Pedagogy of Love: Teaching for Humanity

an image of a woman representing love and social justice

All Rights Reserved, Jose Ramirez, La Maestra, 2004. Image used with permission. ramirezart.com

Love is Essential

Valentine’s Day celebrates love.  Whether it’s romantic, fraternal, familial or personal, many recognize the power of love. No matter how you splice it, love is essential in building humanity.  And building humanity takes work.

Musicians, activists, academics, to name a few, invoke their perspective on the power of love in their work.  John Lennon simply sang, “All you need is love.” Argentinian revolutionary and political activist, Ernesto Che Guevara, explained love as a personal philosophy when he stated, “At the risk of seeming ridiculous, let me say that the true revolutionary is guided by a great feeling of love. It is impossible to think of a genuine revolutionary lacking this quality.”  Now, of course, Che Guevara did believe in armed revolution, but I’d like to think he was conveying a balance between compassion and making hard decisions without flinching.  Feminist writer bell hooks stated in Teaching Community: A Pedagogy of Hope, “When teachers teach with love, combining care, commitment, knowledge, responsibility, respect, and trust, we are often able to enter the classroom and go straight to the heart of the matter, which is knowing what to do on any given day to create the best climate for learning.” And then there is the work of Paolo Freire, which deserves a deeper consideration.

Love as a Learning Theory

Paolo Freire’s learning theory invokes a profound position on the efficacy of love. His theory is grounded in educators teaching with love. It promoted love as a necessary component for humanization and liberation.  In his book Pedagogy of the Oppressed, love is essential when students are introduced to oppression through problem-posing education.  When faced with the truth of oppression, love is the act of courage that enables students to find their freedom to dialogue about humanization and love.  Freire states, “Only by abolishing the situations of oppression is it possible to restore the love which that situation made impossible. If I do not love the world—if I do not love life—if I do not love—I cannot enter into dialogue.” His theory of education incorporates love as a conscious act in the pursuit of humanity through dialogue in the classroom.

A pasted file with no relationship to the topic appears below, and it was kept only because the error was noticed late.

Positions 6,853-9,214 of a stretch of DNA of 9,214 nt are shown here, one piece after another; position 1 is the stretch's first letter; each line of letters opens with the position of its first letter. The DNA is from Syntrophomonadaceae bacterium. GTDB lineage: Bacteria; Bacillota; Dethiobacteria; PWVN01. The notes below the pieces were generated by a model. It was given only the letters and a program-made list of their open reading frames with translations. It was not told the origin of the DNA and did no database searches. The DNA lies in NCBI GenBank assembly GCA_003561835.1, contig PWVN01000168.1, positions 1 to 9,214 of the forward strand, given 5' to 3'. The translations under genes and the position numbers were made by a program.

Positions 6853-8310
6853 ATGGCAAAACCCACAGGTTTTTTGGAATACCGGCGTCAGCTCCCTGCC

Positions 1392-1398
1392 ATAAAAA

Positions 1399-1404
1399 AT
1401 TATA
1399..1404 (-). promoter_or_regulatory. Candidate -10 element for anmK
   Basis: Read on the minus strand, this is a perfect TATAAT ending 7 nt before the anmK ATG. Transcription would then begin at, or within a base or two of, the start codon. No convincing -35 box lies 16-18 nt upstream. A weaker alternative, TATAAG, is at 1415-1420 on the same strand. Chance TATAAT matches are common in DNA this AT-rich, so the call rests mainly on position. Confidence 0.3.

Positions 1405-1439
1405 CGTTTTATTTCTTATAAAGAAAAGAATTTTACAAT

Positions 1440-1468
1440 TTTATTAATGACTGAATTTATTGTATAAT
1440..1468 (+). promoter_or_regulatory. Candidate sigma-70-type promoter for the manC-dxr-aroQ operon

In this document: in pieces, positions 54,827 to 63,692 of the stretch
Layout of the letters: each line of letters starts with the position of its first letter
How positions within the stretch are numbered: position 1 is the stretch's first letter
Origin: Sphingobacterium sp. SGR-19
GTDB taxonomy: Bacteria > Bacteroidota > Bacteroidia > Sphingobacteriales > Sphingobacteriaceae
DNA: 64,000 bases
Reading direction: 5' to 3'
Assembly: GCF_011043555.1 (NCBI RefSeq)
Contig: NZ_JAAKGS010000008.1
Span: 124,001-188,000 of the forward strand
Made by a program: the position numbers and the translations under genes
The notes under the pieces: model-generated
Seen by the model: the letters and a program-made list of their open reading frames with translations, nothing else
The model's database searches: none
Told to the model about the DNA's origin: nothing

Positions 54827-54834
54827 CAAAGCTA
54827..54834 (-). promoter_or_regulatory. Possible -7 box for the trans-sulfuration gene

Many of our students arrive in our classes with some form of internalized oppression.  If we, as educators, ignore this variable, our students may not recognize their potential to contribute to the world.  In Mike Martin’s self-help book,  Love’s Virtues, he states, “Internalized oppression violates the procedures that promote mutual autonomy through subtle forms of inner coercion, both from negative attitudes toward oneself and ignorance about one’s possibilities.”  Yet according to Freire, education can be an act of love because educators themselves can intentionally choose to value and present love onto their students and into the pedagogical process.  The pedagogy of love humanizes learning by engaging students in an ongoing process of self-exploration. When love is embedded in our pedagogical practices, we enable students to recognize that their needs, their desires, their wants, or whatever it is that motivates them, matter. And when a human recognizes that those things matter, life is forever changed.

Strategies for a Pedagogy of Love

How does this translates to our lesson design?  How can the heart and the brain be encouraged to connect? Zaretta Hammond focuses on culturally responsive teaching and brain-based learning strategies from neuroscience in her book, Culturally Responsive Teaching and the Brain.  She provides six core design principles for learning: